Lecture Play time: 1hr 49min

Audio Only:
QuickTime - 30MB
MP3 - 76MB

Audio and Video:
QuickTime - 439MB
WindowsMedia - 392MB
RealVideo - 177MB

For more information, visit:

In James Boyle's lively presentation on the new "intellectual property economy", he asks the question, "If we cannot protect speech in a university environment, where can we protect it?"

Clifford Lynch reflects on the beginnings of a repository movement, and talks about the need for leadership during this time of significant change in scholarly communication.

James Boyle: James Boyle is William Neal Reynolds Professor of Law and Faculty Co-Director of the Center for the Study of the Public Domain at Duke Law School. He joined the faculty in July 2000. He has also taught at American University, Yale, Harvard, and the University of Pennsylvania Law School. He is the editor of Critical Legal Studies (Dartmouth/NYU Press 1994), special editor of Collected Papers on the Public Domain (Duke: L&CP 2003) and author of Shamans, Software and Spleens: Law and Construction of the Information Society (Harvard University Press 1996). Recently he was the winner of the 2003 World Technology Award for Law for his work on the "intellectual ecology" of the public domain, and on the "second enclosure movement" that threatens it; (a disappointing amount of which was foretold in his 1996 New York Times article on the subject.)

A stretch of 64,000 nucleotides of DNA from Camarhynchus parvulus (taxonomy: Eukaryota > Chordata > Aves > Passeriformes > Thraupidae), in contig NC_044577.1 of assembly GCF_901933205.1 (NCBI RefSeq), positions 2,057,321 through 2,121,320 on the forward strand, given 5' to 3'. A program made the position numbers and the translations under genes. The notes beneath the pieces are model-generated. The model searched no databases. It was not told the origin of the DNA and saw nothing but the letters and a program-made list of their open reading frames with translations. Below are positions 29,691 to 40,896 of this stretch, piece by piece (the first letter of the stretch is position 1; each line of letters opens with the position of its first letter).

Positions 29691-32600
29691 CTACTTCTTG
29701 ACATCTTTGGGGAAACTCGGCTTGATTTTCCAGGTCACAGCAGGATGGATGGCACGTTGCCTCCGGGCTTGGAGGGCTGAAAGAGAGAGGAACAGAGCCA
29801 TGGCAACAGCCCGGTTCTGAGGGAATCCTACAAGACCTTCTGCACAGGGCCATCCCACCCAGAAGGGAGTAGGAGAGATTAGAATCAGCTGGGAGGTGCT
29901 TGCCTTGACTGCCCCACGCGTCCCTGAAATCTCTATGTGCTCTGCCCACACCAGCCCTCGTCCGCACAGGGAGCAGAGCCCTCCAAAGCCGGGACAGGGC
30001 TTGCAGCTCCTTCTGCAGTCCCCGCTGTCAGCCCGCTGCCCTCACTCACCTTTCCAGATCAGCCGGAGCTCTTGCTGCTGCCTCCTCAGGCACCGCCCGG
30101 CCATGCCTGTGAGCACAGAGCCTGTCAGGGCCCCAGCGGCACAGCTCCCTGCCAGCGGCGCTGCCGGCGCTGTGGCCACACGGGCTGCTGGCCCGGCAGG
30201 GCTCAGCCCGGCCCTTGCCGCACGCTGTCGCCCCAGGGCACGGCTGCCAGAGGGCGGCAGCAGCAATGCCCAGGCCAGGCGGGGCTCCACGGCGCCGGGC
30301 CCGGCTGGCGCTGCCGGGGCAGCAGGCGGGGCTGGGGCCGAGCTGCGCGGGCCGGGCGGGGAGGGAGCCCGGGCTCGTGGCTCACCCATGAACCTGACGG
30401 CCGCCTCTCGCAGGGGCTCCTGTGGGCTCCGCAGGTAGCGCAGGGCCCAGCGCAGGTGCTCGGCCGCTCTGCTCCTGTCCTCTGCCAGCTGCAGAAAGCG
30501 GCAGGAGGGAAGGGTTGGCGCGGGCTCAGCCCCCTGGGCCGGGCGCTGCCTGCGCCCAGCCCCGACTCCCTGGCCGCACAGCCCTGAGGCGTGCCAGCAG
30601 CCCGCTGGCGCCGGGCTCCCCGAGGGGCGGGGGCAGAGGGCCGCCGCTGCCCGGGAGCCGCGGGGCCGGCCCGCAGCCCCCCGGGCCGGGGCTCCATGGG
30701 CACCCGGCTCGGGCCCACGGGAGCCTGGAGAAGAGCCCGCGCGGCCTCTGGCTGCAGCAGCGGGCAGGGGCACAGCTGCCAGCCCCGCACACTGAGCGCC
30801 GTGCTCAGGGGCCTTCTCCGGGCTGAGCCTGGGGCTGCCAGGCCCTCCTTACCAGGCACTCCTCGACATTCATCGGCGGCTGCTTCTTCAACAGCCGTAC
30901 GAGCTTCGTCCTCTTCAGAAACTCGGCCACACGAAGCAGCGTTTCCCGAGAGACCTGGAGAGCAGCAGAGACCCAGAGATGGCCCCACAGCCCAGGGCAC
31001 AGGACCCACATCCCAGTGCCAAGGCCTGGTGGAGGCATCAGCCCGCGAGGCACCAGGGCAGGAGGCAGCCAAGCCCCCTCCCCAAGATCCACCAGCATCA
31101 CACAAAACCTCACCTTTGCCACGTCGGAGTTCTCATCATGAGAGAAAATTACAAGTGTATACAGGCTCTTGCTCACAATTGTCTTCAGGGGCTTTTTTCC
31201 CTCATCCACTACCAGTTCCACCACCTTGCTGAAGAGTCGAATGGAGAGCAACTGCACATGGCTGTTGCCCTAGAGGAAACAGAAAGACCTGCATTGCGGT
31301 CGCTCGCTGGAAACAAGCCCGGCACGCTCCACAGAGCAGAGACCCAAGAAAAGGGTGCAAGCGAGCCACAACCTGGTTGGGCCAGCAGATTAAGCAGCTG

Clifford Lynch: Clifford Lynch has been the Director of the Coalition for Networked Information (CNI) since July 1997. CNI, jointly sponsored by the Association of Research Libraries and EDUCAUSE, includes about 200 member organizations concerned with the use of information technology and networked information to enhance scholarship and intellectual productivity.

Lynch currently serves on the National Digital Preservation Strategy Advisory Board of the Library of Congress; he was a member of the National Research Council committees that published The Digital Dilemma: Intellectual Property in the Information Infrastructure and Broadband: Bringing Home the Bits, and now serves on the NRC's committee on digital archiving and the National Archives and Records Administration.